Mexico’s Addiction to Costly Bottled Water Can Be Blamed on Government’s Failure to Provide and the Slick Ads of Multinationals
Tourists in Mexico take for granted that you can’t drink the tap water. Mexicans themselves are to an increasing degree of the same opinion.
Mexicans drink more bottled water than the citizens of any other country do, an average of 61.8 gallons per person each year, according to the Beverage Marketing Corp., a consultancy. That’s far higher than Italy, and more than twice as much as in the United States.
Part of the mistrust for tap water and the thirst for bottled water is fueled by clever advertising campaigns sponsored by multinational corporations. The Mexican government is also at fault for failing to sell tap water convincingly. Especially needed is credible evidence of water safety. National Geographic says, “High bottled water use [in Mexico] is a symptom of a failure of the government to provide.”
Now public drinking fountains in Mexico are as rare as pay phones in the United States. Unfortunately, the plastic bottle has become the standard delivery method for water as well as for soft drinks. Empty plastic water bottles litter landfills and roadsides at a rate that alarms consumer and environmental groups. Recycling experts say that only about one-eighth of the 21.3 million plastic water and soft drink bottles that are emptied each day in Mexico get recycled.
Many municipal water systems, which weren’t wonderful to begin with, have fallen into disrepair. Mexico City, for example, has not really restored its water system after the great 1985 earthquake which killed 10,000 people and destroyed many water mains. The city siphons water from the underlying aquifer faster than rainfall can replenish it, causing the city, much of which is built on an ancient lake bed, to sink, putting additional stress on leaky water mains. Some 30 percent of the city’s water is lost to leakage.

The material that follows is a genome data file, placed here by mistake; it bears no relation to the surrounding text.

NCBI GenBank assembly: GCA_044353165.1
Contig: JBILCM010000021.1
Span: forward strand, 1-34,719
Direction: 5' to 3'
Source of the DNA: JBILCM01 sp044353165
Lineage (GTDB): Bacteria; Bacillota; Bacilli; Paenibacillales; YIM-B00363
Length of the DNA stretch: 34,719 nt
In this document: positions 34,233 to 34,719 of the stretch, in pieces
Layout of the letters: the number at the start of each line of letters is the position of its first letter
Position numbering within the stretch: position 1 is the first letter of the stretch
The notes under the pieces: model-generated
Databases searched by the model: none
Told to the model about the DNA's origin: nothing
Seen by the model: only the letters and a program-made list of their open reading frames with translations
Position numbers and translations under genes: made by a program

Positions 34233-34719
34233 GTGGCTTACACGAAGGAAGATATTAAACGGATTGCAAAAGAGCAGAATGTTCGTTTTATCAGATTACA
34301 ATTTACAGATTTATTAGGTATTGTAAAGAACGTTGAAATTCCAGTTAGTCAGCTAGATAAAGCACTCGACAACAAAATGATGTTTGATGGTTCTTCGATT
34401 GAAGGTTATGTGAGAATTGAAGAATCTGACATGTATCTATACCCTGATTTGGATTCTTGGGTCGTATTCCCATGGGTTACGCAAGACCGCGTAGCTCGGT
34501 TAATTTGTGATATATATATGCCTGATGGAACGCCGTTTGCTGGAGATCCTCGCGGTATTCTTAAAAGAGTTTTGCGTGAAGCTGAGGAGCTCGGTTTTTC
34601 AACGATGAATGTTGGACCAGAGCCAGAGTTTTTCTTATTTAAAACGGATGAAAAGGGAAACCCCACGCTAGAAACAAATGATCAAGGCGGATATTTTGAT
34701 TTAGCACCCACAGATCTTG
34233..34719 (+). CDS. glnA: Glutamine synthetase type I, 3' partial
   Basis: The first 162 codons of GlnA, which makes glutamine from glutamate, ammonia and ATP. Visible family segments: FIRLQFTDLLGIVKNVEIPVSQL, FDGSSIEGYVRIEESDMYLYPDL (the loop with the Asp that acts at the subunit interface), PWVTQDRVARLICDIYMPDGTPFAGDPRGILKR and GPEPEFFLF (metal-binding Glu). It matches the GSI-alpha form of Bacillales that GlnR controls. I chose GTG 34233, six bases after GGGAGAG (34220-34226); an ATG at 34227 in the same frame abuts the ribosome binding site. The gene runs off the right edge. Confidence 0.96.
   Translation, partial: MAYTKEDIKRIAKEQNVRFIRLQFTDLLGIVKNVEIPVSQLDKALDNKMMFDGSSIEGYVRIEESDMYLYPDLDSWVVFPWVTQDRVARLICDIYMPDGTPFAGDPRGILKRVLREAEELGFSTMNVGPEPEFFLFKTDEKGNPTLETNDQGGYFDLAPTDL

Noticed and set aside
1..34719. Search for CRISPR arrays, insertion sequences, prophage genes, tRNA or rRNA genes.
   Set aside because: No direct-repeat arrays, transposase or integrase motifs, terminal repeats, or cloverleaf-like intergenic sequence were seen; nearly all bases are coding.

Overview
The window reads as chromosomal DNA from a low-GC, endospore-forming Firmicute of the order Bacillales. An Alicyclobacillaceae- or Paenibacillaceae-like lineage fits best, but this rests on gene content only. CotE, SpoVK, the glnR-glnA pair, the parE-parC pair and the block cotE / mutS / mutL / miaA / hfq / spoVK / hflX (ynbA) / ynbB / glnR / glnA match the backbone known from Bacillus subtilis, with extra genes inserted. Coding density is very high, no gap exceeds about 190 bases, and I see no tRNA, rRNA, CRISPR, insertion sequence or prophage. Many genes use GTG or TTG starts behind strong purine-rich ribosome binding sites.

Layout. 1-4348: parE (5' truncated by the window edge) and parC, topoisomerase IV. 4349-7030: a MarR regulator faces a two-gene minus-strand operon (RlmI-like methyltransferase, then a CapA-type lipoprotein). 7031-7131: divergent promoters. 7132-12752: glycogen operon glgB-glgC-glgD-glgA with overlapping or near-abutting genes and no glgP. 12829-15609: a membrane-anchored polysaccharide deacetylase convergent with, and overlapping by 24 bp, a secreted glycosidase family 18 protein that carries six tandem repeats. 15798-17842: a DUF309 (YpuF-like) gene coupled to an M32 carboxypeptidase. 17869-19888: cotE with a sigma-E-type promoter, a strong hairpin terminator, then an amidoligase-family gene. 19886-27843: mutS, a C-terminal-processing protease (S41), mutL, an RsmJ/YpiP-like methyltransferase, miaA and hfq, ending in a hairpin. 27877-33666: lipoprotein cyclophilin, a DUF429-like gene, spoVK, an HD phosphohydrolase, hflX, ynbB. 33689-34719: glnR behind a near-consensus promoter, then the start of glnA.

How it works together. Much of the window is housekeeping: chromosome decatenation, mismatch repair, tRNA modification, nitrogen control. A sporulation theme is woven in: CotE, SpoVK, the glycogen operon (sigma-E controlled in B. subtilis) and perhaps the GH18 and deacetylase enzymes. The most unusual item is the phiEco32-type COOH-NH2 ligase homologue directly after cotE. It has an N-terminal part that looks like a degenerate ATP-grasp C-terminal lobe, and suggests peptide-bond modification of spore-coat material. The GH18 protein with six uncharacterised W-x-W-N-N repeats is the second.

The ads are effective. Mexicans are second only the US in soft drink consumption, but they lead the US in bottled water consumption, with sales increasing at the rate of 8% per year. Ads encourage Mexicans to give the bottled water companies the trust that they don’t have in their government. Bottled water is ubiquitous. On street corners, vendors hawk liter bottles of water. Restaurants don’t offer tap water, insisting that diners buy bottled water. Primary school students must take money to buy bottled water from kiosks. One brand uses characters from Looney Toons to appeal to the student market.
The cost of bottled water is high. The average Mexican family spends about $140 a year on bottled water, much of it in 5-gallon plastic jugs that are commonly delivered to homes. The expense puts a heavy burden on low-income families. In impoverished neighborhoods in the outskirts of Mexico City, scores of private water companies have popped up, offering large jugs of water for 10 pesos, or about 77 U.S. cents, a third of the price of water from the multinational companies. Such concerns face few inspections, giving consumers water of indeterminate quality.